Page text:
(0) Comments | Posted May 14, 2013 | 5:25 PM


Anis: How long did it take you to write The Traps, and what were the major stages in its growth and progression?

Louise: Almost a decade. I don't know that there were necessarily major stages in its growth and progression, just a lot of ridiculous thrashing...

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The Truth About Sex and Poetry: Interview With Alex Dimitrov, Author of Begging For It

(0) Comments | Posted May 6, 2013 | 11:20 AM

In his debut collection Begging for It (Four Way Books, March 12), Alex Dimitrov gives expression to a voice that is strong, insistent, sensual, passionate, and wounded. I spoke to Alex about sex, panic, and degradation with regard to specific poems in the collection, but first here's a...

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National Poetry Month Emerging Poet Spotlight: Interview with Amanda J. Bradley, Author of Oz at Night

(0) Comments | Posted April 29, 2013 | 5:14 PM

Amanda J. Bradley has recently published her second poetry book, Oz at Night. This follows her debut collection, Hints and Allegations. I was really impressed with both books, finding some rare qualities in her poetry, and interviewed Amanda about her sources, inspirations, and aesthetic choices. You...

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National Poetry Month Emerging Poet Spotlight: Interview with Lynn Xu, Author of Debts and Lessons

(0) Comments | Posted April 15, 2013 | 4:57 PM

Lynn Xu's debut book of poetry, Debts & Lessons, has just appeared (April 1) from the always terrific Omnidawn Publishing. Together with Robyn Schiff, Nick Twemlow, and Joshua Edwards, Lynn edits Canarium Books. My interview with Lynn follows, but first, here's one of my favorite poems...

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Why Amour Deserved to Win the Oscar for Best Foreign Language Film

(1) Comments | Posted February 25, 2013 | 10:34 AM

Amour. Drama. Starring Emmanuelle Riva, Jean-Louis Trintignant, and Isabelle Huppert. Written and directed by Michael Haneke. Photography by Darius Khondji. In French with English subtitles. 2012, 127 minutes.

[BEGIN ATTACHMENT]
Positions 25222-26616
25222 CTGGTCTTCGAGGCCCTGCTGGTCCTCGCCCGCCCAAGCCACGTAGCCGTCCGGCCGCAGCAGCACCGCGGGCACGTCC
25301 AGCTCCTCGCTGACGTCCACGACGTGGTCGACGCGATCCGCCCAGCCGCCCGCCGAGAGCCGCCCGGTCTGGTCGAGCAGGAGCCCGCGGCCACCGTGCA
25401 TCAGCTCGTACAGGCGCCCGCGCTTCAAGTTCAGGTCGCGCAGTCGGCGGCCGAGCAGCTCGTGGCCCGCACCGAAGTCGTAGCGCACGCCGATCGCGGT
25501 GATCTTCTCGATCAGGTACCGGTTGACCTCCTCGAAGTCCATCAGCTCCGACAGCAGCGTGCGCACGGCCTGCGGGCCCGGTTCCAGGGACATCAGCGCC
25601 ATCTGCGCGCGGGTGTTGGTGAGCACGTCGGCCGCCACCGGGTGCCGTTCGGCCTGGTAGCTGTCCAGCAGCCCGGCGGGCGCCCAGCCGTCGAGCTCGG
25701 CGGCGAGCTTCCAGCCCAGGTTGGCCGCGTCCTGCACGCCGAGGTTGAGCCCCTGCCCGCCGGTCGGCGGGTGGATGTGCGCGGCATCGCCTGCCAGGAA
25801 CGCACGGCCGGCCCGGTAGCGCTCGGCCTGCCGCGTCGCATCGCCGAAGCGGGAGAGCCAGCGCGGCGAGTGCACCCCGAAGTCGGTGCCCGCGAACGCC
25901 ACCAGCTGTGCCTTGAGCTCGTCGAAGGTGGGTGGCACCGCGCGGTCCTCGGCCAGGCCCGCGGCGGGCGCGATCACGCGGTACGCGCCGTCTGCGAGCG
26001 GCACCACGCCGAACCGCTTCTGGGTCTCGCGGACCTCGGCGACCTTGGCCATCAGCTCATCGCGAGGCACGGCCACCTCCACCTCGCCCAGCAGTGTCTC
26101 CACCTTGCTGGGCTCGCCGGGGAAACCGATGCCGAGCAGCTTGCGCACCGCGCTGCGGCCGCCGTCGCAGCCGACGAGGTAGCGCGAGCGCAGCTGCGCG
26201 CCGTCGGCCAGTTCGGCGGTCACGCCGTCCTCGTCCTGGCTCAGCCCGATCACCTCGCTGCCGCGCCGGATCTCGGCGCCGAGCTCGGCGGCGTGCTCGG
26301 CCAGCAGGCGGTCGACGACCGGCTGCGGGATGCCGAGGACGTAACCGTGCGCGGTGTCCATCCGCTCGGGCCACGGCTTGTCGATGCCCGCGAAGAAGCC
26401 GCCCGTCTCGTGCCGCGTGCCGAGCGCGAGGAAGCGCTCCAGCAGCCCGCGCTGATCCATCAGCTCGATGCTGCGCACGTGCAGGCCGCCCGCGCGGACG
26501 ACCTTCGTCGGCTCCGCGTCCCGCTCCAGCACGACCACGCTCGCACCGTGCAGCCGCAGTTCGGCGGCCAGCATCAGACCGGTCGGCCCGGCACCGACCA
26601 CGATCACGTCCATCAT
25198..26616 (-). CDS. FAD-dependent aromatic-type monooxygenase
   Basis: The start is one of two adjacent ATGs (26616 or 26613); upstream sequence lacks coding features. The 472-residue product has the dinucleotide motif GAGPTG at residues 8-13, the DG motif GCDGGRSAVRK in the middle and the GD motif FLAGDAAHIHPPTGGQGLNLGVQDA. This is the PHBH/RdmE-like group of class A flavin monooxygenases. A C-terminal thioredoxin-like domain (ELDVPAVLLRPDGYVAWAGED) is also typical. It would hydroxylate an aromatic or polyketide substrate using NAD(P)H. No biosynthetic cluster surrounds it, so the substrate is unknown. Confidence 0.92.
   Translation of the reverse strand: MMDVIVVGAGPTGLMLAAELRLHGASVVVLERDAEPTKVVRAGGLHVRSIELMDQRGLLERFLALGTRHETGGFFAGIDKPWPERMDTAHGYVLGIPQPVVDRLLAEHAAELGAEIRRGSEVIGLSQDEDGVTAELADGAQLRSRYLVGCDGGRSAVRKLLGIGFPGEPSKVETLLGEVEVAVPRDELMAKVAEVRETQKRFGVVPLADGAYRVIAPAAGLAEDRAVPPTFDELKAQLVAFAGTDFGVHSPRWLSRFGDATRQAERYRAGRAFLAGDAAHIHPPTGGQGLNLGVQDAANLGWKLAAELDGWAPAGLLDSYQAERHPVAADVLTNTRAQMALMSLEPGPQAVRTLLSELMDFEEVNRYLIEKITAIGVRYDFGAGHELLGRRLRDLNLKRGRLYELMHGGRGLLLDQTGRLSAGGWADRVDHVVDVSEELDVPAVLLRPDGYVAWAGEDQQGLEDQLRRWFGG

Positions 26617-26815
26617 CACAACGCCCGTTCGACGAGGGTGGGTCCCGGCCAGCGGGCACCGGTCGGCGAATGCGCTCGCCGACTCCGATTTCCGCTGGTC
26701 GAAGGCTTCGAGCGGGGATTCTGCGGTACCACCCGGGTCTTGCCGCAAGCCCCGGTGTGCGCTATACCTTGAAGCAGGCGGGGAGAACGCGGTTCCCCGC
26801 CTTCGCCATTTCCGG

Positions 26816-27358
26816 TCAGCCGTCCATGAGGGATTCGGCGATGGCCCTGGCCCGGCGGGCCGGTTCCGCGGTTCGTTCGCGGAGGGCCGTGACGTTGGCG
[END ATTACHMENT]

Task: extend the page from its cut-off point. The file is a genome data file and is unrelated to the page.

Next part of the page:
Michael Haneke's new film, winner of the Palme d'Or and winner of the Oscar for best foreign language film, is about the...

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Sylvia Plath 50 Years Later: What Modern Feminism Can Learn From Ariel

(3) Comments | Posted February 14, 2013 | 2:59 PM

Sylvia Plath, who died 50 years ago this week, founded a style of feminist poetry that has almost completely receded. Arriving as she did at the head of the women's rights movement, Plath's poetry partly set the stage for the feverish experiments in consciousness that followed soon; it was comparable...

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George W. Bush, Amateur Painter: A Poetic Response

(0) Comments | Posted February 11, 2013 | 11:26 AM

Thanks to an email hacker, we now know about George W. Bush's painting hobby. In this, as in so many other ways, he has tried to imitate his ultimate mentor's every little trait -- although a little belatedly, in this instance, since the failed painting career is supposed...

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Notes on Cormac McCarthy's The Road

(6) Comments | Posted November 5, 2012 | 10:02 AM

1. The true subject of the twenty-first-century novel is, or ought to be, death. The illusion of life itself is how the novel began, and after centuries of dalliance with subsidiary subjects, how to lend a pretty gloss to life, thankfully the novel is returning to its essence. Coetzee did...